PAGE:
Wyoming isn’t always known as a bastion of cultural intersection, but for Saturday afternoon the Teton County Fairgrounds will facilitate an exchange centuries in the making.
For six hours the fairgrounds will transform from a cowboy landmark to an extension of Indian Country for the first-ever Teton Pow Wow. Hosted by Central Wyoming College’s United Tribes Club, the gathering is similar to events the club has held at the college’s main campus in Riverton.
“It’s a club for Native students,” the college’s Tribal Education Coordinator Ivan Posey said. “It’s to bring educational opportunities like pow wows and awareness of tribal issues to the forefront.”
Strictly speaking, pow wows are social gatherings at which tribes meet for dancing, food and competition. The Smithsonian Center for Folklife and Cultural Heritage says that the term originated from a cultural misappropriation: White settlers started misusing the word “pau wau,” meaning medicine man, as a descriptor for gatherings of Native tribes, and somewhere along the line indigenous people reclaimed the word.
The Folklife Center says modern pow wows, like the one coming to the fairgrounds, derive from gatherings hosted by Plains Indians. The gates open at 11 a.m., with the Grand Entry — the official opening — to take place at noon. Anyone who is interested is welcome to come to the free event.
“That’s how it is in Indian Country,” Posey said. “They’re all open to the public. It’s a celebration of dance, expression, and it’s something that’s always been open.”
Stories of conservation, of early white explorers, of the movers and shakers who created the town we know today often dominate Jackson Hole’s history, but the movement of people in the region far predates settlers like Nick Wilson and John Colter. The college hopes the Teton Pow Wow will bring to the fore a more complete picture of the region.
“Those that live in the West have legends and stories about the West and how we came to be,” CWC-Jackson Outreach Center Director Susan Durfee said. “But if you do not have the opportunity to meet with those that identify as Native American … the stories we have of the West are simply that, stories.”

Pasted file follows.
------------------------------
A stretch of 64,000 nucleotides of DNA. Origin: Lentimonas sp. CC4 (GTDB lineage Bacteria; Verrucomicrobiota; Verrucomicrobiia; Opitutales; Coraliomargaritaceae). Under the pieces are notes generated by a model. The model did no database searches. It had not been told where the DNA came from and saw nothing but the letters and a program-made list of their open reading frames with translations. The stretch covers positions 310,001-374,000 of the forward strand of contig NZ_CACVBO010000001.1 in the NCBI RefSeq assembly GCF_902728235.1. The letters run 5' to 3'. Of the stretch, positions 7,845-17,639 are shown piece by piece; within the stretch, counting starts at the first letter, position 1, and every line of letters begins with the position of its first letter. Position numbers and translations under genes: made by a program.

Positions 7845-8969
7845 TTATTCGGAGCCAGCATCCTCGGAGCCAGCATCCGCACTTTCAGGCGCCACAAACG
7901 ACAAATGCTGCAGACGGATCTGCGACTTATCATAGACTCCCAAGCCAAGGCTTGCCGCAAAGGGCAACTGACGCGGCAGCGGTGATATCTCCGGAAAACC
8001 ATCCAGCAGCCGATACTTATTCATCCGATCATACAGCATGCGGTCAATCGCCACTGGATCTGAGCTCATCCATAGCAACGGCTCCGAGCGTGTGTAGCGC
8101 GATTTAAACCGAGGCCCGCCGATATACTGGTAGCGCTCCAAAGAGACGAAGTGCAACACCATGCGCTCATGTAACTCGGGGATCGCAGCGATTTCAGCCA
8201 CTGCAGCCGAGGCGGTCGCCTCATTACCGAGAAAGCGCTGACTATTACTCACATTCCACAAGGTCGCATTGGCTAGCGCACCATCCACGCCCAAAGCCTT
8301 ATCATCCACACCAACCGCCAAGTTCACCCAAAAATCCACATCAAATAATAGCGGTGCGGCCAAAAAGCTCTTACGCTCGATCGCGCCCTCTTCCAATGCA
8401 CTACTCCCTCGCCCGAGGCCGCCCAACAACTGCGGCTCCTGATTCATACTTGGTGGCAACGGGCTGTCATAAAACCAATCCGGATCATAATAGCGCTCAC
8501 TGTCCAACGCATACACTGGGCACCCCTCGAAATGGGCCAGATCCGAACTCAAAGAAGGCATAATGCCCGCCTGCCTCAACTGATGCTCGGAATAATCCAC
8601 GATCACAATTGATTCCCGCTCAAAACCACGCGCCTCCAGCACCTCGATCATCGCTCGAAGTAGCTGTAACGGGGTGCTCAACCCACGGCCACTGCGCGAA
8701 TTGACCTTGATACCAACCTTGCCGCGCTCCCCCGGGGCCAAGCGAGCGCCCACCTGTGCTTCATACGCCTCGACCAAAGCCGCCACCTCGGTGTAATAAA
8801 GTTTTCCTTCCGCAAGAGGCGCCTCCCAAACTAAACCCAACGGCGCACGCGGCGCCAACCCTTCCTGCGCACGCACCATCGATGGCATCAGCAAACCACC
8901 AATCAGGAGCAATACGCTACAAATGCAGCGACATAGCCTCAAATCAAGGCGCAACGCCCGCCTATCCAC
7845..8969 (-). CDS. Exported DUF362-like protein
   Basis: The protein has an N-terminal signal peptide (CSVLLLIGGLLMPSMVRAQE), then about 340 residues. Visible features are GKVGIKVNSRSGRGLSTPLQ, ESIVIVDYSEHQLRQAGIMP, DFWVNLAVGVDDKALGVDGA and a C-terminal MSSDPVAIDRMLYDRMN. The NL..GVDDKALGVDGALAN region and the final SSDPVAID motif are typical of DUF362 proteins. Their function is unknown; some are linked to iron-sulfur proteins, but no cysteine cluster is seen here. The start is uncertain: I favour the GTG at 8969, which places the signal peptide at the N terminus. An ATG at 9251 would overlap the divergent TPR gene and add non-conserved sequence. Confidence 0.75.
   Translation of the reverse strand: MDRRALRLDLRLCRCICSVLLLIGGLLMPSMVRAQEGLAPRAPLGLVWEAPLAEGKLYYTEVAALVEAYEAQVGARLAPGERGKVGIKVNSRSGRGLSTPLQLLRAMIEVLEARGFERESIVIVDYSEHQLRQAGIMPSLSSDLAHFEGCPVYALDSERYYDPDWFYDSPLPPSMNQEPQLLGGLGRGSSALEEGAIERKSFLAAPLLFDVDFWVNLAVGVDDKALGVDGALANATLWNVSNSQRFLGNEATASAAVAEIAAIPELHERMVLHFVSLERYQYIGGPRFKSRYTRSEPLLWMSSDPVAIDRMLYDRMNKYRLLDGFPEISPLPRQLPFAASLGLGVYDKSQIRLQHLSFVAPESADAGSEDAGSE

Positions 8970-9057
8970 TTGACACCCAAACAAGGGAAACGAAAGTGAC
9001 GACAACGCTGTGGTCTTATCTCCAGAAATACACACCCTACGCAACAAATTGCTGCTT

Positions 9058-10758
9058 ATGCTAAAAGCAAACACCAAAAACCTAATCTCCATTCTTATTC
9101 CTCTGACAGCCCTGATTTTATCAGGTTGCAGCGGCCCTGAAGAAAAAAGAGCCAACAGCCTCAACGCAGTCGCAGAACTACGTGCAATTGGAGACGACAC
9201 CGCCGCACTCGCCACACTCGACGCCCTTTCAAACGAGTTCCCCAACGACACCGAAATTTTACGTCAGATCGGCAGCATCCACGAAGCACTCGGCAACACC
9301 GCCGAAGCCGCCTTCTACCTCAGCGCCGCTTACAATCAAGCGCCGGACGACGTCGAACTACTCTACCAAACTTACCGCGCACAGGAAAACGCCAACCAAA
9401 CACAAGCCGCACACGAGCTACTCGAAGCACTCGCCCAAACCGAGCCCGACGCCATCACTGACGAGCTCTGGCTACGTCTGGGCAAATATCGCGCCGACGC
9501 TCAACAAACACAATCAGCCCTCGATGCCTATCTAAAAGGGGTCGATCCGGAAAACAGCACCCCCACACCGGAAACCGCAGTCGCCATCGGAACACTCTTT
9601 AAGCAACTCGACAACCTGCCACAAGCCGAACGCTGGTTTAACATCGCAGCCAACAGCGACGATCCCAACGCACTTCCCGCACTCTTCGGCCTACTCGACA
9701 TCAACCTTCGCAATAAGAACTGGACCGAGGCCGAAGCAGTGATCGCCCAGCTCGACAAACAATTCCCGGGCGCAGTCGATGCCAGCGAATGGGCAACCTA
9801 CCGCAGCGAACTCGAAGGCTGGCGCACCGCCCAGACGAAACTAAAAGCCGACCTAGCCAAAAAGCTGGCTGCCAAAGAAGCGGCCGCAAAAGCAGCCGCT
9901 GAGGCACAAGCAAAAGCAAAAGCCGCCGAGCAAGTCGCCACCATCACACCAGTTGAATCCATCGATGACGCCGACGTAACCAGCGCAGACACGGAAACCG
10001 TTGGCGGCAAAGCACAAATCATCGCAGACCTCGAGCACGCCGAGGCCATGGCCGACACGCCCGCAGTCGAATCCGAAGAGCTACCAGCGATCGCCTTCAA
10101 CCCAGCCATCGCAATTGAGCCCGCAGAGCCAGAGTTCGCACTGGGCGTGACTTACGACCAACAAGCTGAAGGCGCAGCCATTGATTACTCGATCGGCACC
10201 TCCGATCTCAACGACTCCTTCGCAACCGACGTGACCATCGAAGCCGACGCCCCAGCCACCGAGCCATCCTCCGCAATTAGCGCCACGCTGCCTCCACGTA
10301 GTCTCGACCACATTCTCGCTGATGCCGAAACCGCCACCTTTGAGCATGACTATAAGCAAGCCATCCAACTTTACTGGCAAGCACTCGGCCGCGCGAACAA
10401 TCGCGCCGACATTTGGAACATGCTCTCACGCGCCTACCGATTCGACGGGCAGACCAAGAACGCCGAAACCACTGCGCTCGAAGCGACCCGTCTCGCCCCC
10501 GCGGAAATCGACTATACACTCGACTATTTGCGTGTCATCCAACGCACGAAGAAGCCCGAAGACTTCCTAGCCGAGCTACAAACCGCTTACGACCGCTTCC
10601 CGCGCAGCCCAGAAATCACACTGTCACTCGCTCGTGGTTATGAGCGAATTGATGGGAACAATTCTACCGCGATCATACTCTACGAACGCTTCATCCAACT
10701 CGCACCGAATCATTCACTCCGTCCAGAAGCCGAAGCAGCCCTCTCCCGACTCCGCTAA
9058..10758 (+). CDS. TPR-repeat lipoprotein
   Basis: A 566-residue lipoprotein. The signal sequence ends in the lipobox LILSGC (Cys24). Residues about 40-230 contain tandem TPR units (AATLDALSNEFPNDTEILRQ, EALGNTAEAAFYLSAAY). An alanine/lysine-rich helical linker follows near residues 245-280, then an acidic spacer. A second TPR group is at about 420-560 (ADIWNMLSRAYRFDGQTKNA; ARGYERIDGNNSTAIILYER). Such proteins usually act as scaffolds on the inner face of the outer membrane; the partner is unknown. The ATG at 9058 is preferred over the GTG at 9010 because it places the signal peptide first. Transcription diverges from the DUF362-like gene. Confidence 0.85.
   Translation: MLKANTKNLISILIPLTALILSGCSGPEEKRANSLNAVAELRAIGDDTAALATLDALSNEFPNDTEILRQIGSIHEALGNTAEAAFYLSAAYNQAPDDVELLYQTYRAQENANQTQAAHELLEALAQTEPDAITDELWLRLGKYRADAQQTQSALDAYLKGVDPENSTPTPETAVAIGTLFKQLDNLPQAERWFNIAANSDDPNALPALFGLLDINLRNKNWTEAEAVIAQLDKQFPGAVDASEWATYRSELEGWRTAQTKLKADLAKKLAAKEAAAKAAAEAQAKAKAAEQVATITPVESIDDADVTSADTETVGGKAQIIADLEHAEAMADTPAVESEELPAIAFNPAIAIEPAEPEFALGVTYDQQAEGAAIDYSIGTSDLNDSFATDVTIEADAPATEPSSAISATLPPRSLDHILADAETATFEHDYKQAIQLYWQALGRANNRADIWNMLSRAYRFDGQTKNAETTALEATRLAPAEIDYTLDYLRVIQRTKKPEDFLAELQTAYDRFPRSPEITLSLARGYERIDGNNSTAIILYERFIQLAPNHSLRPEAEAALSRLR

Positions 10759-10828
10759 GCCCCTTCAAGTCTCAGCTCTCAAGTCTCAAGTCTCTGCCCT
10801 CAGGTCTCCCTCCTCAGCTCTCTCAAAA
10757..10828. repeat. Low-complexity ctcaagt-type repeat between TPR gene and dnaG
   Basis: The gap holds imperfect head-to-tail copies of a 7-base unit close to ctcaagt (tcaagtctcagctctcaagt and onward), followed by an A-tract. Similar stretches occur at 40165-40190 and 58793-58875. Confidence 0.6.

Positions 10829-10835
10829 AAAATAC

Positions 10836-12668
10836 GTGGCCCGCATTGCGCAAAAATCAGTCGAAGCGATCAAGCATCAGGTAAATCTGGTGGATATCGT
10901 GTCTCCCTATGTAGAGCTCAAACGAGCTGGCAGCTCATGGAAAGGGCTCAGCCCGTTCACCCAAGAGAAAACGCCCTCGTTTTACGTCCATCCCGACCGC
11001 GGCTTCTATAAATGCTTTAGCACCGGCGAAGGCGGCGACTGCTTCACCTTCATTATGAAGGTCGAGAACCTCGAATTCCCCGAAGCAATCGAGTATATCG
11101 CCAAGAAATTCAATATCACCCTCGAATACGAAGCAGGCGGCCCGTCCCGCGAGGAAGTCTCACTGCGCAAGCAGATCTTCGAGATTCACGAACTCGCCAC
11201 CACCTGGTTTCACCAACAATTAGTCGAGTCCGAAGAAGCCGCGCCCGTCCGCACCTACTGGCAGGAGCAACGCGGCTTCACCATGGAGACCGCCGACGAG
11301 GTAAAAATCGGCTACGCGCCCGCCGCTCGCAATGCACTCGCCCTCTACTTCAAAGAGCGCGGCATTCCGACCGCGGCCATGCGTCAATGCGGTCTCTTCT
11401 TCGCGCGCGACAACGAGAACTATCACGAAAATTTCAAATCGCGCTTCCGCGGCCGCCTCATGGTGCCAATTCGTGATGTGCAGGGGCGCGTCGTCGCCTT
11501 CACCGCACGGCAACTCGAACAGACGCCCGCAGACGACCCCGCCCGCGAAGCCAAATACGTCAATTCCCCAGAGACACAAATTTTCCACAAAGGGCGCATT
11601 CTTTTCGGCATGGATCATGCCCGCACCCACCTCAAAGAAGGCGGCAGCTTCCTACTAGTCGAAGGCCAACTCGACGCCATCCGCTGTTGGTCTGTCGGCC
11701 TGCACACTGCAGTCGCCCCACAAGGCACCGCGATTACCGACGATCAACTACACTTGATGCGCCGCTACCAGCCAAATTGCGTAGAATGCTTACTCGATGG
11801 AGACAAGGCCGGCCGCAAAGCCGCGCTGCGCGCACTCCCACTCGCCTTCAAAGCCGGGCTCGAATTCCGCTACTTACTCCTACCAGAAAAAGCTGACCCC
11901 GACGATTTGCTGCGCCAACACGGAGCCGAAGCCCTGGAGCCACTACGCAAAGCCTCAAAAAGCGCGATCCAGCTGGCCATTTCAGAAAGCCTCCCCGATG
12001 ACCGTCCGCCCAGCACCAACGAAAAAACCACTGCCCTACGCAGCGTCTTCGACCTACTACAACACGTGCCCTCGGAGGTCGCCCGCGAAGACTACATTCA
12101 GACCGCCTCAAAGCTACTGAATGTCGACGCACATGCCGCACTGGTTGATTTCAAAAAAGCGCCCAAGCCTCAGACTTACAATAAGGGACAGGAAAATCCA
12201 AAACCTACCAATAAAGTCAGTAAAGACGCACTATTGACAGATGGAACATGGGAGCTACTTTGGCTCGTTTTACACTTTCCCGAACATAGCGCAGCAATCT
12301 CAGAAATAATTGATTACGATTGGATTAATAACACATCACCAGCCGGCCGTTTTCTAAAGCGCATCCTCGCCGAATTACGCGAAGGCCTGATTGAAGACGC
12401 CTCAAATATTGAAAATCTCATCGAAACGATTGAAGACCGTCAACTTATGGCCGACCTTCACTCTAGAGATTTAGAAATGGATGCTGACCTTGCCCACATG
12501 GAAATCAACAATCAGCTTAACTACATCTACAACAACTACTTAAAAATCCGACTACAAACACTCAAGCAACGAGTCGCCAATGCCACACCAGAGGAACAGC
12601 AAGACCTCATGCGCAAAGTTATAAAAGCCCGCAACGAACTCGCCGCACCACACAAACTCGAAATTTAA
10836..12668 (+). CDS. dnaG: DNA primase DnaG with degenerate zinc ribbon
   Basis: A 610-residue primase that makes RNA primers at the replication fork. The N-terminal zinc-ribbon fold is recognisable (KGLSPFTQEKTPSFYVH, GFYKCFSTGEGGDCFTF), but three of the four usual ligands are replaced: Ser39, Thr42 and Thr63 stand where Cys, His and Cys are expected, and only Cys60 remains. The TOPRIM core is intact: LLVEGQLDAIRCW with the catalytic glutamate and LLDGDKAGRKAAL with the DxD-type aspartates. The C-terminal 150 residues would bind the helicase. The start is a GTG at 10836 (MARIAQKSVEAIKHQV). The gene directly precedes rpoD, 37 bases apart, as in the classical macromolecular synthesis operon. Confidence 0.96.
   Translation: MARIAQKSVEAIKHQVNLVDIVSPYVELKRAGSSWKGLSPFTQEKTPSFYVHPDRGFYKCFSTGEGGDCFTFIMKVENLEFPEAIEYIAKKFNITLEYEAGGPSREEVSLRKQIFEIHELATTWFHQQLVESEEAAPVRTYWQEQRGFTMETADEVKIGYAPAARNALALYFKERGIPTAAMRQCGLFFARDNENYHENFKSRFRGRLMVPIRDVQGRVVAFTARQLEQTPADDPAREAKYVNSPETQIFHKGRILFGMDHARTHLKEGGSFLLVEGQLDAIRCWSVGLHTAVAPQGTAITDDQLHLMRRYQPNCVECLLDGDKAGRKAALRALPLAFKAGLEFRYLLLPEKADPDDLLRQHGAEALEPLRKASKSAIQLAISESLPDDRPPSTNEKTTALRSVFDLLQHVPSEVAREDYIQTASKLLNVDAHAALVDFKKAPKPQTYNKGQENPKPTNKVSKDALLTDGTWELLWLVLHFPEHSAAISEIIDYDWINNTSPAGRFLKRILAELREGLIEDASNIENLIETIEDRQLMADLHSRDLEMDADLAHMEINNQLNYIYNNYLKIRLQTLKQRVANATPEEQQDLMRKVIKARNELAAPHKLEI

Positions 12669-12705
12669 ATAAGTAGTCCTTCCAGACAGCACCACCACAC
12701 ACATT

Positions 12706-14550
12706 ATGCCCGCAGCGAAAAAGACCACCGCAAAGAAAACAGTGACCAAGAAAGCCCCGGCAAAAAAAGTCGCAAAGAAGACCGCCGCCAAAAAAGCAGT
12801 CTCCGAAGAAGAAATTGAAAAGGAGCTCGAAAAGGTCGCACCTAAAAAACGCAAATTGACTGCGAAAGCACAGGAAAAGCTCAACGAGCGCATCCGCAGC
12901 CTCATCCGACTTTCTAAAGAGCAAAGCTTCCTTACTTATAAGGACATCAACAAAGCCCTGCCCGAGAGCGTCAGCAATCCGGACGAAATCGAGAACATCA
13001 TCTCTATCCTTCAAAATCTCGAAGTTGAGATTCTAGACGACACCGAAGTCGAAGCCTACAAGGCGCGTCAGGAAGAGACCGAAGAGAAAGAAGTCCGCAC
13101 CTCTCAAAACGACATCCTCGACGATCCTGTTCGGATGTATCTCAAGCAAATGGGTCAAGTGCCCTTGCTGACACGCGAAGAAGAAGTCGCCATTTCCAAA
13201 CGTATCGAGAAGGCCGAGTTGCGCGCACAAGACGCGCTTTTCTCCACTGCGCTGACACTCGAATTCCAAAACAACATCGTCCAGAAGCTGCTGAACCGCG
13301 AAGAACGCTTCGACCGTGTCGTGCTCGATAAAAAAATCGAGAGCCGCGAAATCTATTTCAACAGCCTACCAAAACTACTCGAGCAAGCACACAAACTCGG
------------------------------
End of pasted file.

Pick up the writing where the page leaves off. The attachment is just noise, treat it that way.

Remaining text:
The Teton Pow Wow will be a chance to experience Native culture from several regional tribes. Vendors from the Shoshone-Bannock tribes from Idaho’s Fort Hall Reservation, as well as the Eastern Shoshone and Northern Arapaho tribes from the Wind River Reservation, will sell traditional food and art.
For the main event the master of ceremonies will lead a series of dance competitions featuring traditional dances and regalia, a chance for neophytes to gain some perspective on Indian social customs.
“It’s a great way for people to learn one portion of our tradition,” Posey said.
Cultural exchange can, however, come with the potential for misappropriation or misunderstanding. The Wyoming Humanities Council, a sponsor of the event along with the Community Foundation of Jackson Hole and the Town of Jackson, has created an etiquette pamphlet (attached to this story online) for those who want to understand how to act.
For instance, it says that during the Grand Entry everyone must stand and remove their hats, and it encourages people to recognize that the Native regalia worn by the dancers is not a “costume,” as it carries the weight of centuries of history and meticulous construction. It also asks that people only take pictures when the master of ceremonies says it’s OK and to ask individuals they would like photos of first, as photography is not always condoned for “sacred reasons.”
Though the afternoon pow wow is short compared with some of the weekend-long extravaganzas that take place around the country, Posey and the college hope it is simply the first of many.
“Jackson is one area that was our ancestral homeland,” he said. “It’s good that we return and hopefully start something that is more consistent, or held annually.
“It’s something that has been missed.” ￼